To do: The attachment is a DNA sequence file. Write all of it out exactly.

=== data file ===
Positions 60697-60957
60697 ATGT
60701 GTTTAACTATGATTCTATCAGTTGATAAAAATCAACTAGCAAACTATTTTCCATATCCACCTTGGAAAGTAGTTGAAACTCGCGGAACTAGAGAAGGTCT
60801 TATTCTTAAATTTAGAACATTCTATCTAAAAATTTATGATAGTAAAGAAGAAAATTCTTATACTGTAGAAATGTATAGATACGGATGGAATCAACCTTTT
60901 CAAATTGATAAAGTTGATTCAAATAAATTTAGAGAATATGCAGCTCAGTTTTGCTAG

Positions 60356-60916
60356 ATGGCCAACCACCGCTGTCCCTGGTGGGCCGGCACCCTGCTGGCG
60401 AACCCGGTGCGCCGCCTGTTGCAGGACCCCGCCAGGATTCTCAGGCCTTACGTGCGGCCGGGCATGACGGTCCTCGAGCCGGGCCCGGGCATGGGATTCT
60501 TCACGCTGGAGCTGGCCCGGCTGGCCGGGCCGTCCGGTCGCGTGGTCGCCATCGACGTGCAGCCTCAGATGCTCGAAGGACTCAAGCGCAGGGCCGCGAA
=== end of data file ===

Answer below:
Positions 60697-60957
60697 ATGT
60701 GTTTAACTATGATTCTATCAGTTGATAAAAATCAACTAGCAAACTATTTTCCATATCCACCTTGGAAAGTAGTTGAAACTCGCGGAACTAGAGAAGGTCT
60801 TATTCTTAAATTTAGAACATTCTATCTAAAAATTTATGATAGTAAAGAAGAAAATTCTTATACTGTAGAAATGTATAGATACGGATGGAATCAACCTTTT
60901 CAAATTGATAAAGTTGATTCAAATAAATTTAGAGAATATGCAGCTCAGTTTTGCTAG

Positions 60356-60916
60356 ATGGCCAACCACCGCTGTCCCTGGTGGGCCGGCACCCTGCTGGCG
60401 AACCCGGTGCGCCGCCTGTTGCAGGACCCCGCCAGGATTCTCAGGCCTTACGTGCGGCCGGGCATGACGGTCCTCGAGCCGGGCCCGGGCATGGGATTCT
60501 TCACGCTGGAGCTGGCCCGGCTGGCCGGGCCGTCCGGTCGCGTGGTCGCCATCGACGTGCAGCCTCAGATGCTCGAAGGACTCAAGCGCAGGGCCGCGAA